¶ 9 On appeal, defendant contends that summary judgment was improper where there was a question of fact as to whether plaintiff was aware of the existence of a written lease and where plaintiff lacked legal authority to file a FED action until after the expiration of that lease. Defendant argues that because plaintiff acted prematurely in filing its action, the trial court lacked subject matter jurisdiction and the order granting plaintiff summary judgment is void.

¶ 10 We agree with defendant that plaintiff lacked legal authority to file a FED action prior to the expiration of her lease.

¶ 11 Contrary to plaintiff's arguments, a final order in a foreclosure matter does not automatically terminate a lease that is subordinate to the mortgage. 735 ILCS 5/15-1701(e) (West 2010). Rather, lawful occupants of foreclosed properties cannot be removed except by FED proceedings or unless they were made a party to foreclosure proceedings. Agribank, FCB v. Rodel Farms, Inc., 251 Ill.App.3d 1050, 1055 (1993), (citing 735 ILCS 5/15-1701(e) (West 1992)).[1] Here, it is not argued that defendant was a party to the foreclosure proceedings. In addition, the "Order Approving Report of Sale and Distribution, Confirming Sale and Order of Possession" included in the record does not list defendant as a party to the foreclosure proceedings, and the order provides that "No occupants other than the individuals named in this Order of Possession may be evicted without a Supplemental Order of Possession or an order from the Forcible Entry and Detainer Court." Given these circumstances, plaintiff was required to initiate FED proceedings against defendant in order to terminate her lease.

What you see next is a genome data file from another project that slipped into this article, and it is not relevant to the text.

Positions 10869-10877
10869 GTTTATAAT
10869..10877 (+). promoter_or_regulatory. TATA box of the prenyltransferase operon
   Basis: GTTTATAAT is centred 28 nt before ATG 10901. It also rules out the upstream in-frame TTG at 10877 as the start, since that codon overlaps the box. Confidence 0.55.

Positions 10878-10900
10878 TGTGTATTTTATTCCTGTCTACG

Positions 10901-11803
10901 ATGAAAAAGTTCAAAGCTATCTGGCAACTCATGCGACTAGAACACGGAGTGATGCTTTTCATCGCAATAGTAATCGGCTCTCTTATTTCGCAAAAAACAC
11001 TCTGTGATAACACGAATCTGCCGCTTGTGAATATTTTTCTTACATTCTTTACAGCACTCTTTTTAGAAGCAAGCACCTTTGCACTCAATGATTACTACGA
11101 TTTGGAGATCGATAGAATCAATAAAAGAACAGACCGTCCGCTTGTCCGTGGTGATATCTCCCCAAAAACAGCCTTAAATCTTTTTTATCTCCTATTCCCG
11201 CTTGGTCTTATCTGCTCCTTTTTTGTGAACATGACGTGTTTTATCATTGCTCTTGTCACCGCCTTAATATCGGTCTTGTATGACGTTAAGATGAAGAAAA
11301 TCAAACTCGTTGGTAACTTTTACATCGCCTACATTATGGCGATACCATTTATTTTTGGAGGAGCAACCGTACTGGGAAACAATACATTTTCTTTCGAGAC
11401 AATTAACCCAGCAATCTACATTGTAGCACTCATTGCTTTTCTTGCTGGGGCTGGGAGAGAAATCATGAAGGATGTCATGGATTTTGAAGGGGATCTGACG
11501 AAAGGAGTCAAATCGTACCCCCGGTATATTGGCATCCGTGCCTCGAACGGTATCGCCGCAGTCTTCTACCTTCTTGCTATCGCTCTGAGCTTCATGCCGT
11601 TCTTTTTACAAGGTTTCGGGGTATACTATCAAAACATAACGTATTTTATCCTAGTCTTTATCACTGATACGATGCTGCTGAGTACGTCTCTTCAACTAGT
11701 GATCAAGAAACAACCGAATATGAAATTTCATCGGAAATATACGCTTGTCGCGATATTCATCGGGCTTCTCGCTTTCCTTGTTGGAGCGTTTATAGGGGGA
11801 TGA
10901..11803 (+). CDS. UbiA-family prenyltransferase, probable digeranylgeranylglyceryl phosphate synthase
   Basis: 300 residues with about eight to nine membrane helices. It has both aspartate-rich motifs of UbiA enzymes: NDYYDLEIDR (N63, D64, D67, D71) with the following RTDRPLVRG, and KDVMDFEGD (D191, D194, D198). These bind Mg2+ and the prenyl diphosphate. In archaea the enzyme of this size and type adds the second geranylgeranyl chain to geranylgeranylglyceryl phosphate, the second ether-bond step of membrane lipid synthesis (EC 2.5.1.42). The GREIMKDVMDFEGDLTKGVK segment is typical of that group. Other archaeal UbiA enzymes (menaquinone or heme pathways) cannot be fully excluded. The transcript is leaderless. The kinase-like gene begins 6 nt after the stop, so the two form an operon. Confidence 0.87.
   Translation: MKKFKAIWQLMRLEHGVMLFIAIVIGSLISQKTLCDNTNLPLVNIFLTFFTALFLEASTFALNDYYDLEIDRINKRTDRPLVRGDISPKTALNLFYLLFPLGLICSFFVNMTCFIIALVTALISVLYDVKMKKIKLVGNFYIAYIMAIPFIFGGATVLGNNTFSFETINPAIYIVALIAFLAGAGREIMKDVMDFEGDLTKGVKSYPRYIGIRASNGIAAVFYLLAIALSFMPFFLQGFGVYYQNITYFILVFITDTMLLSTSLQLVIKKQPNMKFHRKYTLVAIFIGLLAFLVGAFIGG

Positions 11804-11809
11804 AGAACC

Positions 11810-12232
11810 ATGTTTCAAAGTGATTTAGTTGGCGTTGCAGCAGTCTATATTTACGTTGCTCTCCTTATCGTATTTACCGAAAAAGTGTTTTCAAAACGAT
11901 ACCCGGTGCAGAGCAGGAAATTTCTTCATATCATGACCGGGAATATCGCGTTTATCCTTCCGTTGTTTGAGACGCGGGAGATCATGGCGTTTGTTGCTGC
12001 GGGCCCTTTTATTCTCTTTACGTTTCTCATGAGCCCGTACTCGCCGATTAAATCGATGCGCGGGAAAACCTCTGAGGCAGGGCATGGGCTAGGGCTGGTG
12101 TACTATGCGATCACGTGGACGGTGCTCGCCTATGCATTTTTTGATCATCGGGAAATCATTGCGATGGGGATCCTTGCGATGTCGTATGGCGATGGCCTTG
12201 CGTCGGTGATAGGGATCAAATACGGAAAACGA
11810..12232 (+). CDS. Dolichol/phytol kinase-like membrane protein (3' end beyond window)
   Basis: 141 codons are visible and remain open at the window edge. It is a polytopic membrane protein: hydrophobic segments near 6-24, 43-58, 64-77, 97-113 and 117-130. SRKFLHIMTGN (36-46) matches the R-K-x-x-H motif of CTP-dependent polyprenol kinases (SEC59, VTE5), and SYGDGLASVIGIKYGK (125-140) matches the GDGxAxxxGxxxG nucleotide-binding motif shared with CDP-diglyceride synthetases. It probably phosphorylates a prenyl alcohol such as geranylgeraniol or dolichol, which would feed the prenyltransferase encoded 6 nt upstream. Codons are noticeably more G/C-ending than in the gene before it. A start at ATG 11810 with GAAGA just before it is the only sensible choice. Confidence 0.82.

¶ 12 The Forcible Entry and Detainer Act allows a party to file a FED action against a lessee "[w]hen any lessee of the lands or tenements, or any person holding under such lessee, holds possession without right after the termination of the lease or tenancy by its own limitation, condition or terms, or by notice to quit or otherwise." 735 ILCS 5/9-102(a)(4) (West 2010). A FED action is a special summary proceeding which demands strict adherence to statutory requirements in order to establish jurisdiction. Avdich v. Kleinert, 69 Ill.2d 1, 6 (1977); Figueroa v. Deacon, 404 Ill.App.3d 48, 52 (2010). Where a FED action is filed prematurely, it cannot be maintained. Avdich, 69 Ill.2d at 6, 9.

¶ 13 Here, defendant's lease was to expire on December 31, 2011. Plaintiff filed its FED action on December 20, 2011, prior to the expiration of the lease. Under section 9-102(a)(4), the FED action was premature. Due to plaintiff's failure to comply with the statutory requirements of the Forcible Entry and Detainer Act, the circuit court had no jurisdiction over the matter. Avdich, 69 Ill.2d at 6; Figueroa, 404 Ill.App.3d at 53. Accordingly, we reverse the judgment of the circuit court.

¶ 14 For the reasons explained above, we reverse the judgment of the circuit court.

¶ 15 Reversed.


Buy This Entire Record For $7.95

Official citation and/or docket number and footnotes (if any) for this case available with purchase.

Learn more about what you receive with purchase of this case.